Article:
Nigeria News

Sanusi’s Suspension: Court Reserves Judgment for May 20

A Federal High Court in Abuja yesterday fixed May 20 for ruling on the suit filed by the suspended  Governor of the Central Bank of Nigeria (CBN), Mallam Sanusi Lamido Sanusi, challenging his suspension by President Goodluck Jonathan.

The president had  on February 19 suspended Sanusi from office and claimed that he was suspended based on reports by the Financial Reporting Council of Nigeria (FRCN) which accused him financial recklessness.

Not satisfied with his suspension, Sanusi had through his counsel, Kola Awodein (SAN), approached the court challenging his suspension and praying for an order of reinstatement.
Jonathan, the Attorney General of the Federation (AGF) and the Inspector General of Police (IG) were joined as first to third respondents respectively.

All the respondents objected to the court’s jurisdiction to hear the matter.
In their filed preliminary objection, they urged the court to dismiss the suit.
Arguing the originating summons, Sanusi’s lawyer, Awodein  told the court  that the CBN Act effectively prohibited the president from suspending the CBN governor.

He argued that the intention of the legislature who enacted the CBN Act was not to give powers to the executive  to suspend a governor of the apex bank.

Rather, he argued that  the intention of the Act was to make the CBN operationally independent so that there would not  be any undue interference from the executive.

Awodein further submitted that the defendants had unlawfully interfered with the operational independence with the suspension of the CBN governor and that the interference posed grave consequences to the monetary policies of the country.

He further argued that the suspension could make nonsense of the nation’s monetary policies, adding that the president could only do what was permitted by the law, otherwise, there would be chaos and  that the suspension might lead to uncertainties in the nation’s  monetary system.
He further submitted that the president lacked the power to suspend the governor of CBN regardless of the reason.

He however added that if at all the president needed to suspend Sanusi, he should have done it properly.
Counsel to the president, Mr. Fabian Ajogwu (SAN), in his response to Sanusi’s argument said the CBN governor was suspended for awarding contracts beyond his approval limit.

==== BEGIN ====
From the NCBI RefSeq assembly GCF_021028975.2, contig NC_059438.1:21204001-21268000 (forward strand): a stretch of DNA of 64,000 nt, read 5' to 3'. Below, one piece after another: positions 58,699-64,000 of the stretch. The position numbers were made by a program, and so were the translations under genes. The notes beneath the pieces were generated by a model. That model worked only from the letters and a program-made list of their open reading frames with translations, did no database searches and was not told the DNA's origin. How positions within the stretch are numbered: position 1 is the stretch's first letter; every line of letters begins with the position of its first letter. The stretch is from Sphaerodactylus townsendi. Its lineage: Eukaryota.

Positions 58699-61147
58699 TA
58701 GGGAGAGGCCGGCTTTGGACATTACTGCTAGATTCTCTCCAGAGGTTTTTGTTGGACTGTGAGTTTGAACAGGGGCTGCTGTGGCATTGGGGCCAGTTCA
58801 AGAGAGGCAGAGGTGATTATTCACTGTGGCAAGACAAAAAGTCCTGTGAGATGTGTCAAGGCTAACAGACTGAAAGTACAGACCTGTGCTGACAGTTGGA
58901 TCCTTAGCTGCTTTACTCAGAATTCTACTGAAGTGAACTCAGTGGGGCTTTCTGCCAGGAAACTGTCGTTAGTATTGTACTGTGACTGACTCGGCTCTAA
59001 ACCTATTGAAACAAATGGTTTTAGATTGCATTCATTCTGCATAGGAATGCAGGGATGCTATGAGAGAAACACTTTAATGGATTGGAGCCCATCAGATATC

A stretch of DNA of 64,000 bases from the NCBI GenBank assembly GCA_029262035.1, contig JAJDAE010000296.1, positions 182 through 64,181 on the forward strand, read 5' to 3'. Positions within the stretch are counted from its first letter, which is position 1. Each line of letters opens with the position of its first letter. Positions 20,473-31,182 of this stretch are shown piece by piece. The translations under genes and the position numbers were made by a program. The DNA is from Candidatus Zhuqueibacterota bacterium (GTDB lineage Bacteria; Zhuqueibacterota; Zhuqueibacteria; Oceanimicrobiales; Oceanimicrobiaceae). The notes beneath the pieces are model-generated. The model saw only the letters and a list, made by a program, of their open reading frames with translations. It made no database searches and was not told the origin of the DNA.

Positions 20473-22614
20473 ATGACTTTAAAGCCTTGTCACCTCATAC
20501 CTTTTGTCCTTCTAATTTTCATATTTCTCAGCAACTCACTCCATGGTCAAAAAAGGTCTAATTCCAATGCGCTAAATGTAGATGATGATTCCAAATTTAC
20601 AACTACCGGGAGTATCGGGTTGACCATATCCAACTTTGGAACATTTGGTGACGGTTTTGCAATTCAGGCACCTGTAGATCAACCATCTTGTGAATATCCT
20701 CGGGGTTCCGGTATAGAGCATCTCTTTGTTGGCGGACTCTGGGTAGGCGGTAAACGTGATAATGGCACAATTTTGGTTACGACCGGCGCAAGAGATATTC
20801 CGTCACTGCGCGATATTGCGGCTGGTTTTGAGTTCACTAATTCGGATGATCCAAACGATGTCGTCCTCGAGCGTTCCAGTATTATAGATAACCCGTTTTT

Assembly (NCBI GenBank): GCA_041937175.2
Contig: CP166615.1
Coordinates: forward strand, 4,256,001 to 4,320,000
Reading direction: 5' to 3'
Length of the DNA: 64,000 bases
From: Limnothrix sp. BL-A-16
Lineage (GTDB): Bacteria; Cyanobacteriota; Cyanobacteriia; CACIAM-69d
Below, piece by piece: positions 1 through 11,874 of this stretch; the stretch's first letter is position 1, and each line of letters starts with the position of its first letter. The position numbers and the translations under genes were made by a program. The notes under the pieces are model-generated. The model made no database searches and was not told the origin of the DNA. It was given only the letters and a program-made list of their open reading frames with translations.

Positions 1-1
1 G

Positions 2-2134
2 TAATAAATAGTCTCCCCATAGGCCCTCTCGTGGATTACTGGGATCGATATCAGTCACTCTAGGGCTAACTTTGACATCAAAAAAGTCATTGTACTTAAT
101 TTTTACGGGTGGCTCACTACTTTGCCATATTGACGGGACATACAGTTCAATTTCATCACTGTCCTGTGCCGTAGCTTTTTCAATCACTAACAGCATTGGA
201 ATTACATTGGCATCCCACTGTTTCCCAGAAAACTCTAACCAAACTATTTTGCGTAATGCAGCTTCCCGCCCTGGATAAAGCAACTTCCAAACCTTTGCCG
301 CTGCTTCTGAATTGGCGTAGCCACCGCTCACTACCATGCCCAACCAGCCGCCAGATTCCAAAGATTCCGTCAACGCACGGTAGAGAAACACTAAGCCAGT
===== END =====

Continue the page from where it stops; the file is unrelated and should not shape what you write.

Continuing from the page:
He argued that  for the suspended governor to be properly investigated, he must step aside.
He also argued that Section 2 of the CBN Act was clear on the functions of the apex bank but instead of carrying out such functions, Sanusi was going about doing some other things that were not included in his functions.

He therefore  urged the court to dismiss Sanusi’s case for lacking in merit.
Ajogwu told the court to steer clear of the case because it had no jurisdiction to venture into hearing of such a case.

The counsel submitted that Sanusi’s case was a labour-related matter because it bordered on employment, insisting that the appropriate place to hear such a case was the National Industrial Court (NIC).
Ajogwu argued that the plaintiff was shying away from the fact with his claim that he (Sanusi) was not an employee of the president but the CBN.

He said the power to appoint was constitutionally vested on the president and by the provisions of the same constitution, the president had power to suspend.

“Let the truth be told here that Sanusi was asked to go on suspension by the president having been indicted and queried on the N163 billion contract scam.

“As a matter of fact, the plaintiff has been indicted and queried four months before he embarked on his frivolous and baseless allegations of missing money in the NNPC in the bid to divert attention from his pending indictment.”

In his own submission, counsel to the AGF, Chief Mike Ozekhome (SAN), argued that the suspension of the plaintiff was in order and urged the court to so hold.

He also said the federal high court did not have the jurisdiction to entertain the case because issues raised therein bordered on employee-employer relationship.

He urged the court to strike out the case instead of referring it to the industrial court.
He added that the president did not just suspend the CBN governor rather it was based on hard facts that the plaintiff could not extricate himself from.

He further stated that the plaintiff had agreed that he was duly suspended and an acting governor appointed.
Ozekhome also argued that the CBN Act did not address the issue of suspension.

He cited Section (2)(b) which he said only provided for dismissal having taken for granted the issue of suspension.

He noted that it was implied that whoever employed could  suspend adding that the CBN Act did not forbid suspension.

“What  is not prohibited by a statute is definitely allowed,” he added.
He also submitted that there was no contrary intention in the CBN Act that the governor could not be suspended.

He further submitted that the CBN governor was not an island on his own and that he was responsible to the President who signed his letter of appointment and determined his remuneration.
He however submitted that the suspension of Sanusi was in order.

Counsel to the police also aligned himself with the submission of the two counsel and urged the court to uphold the suspension of Sanusi.

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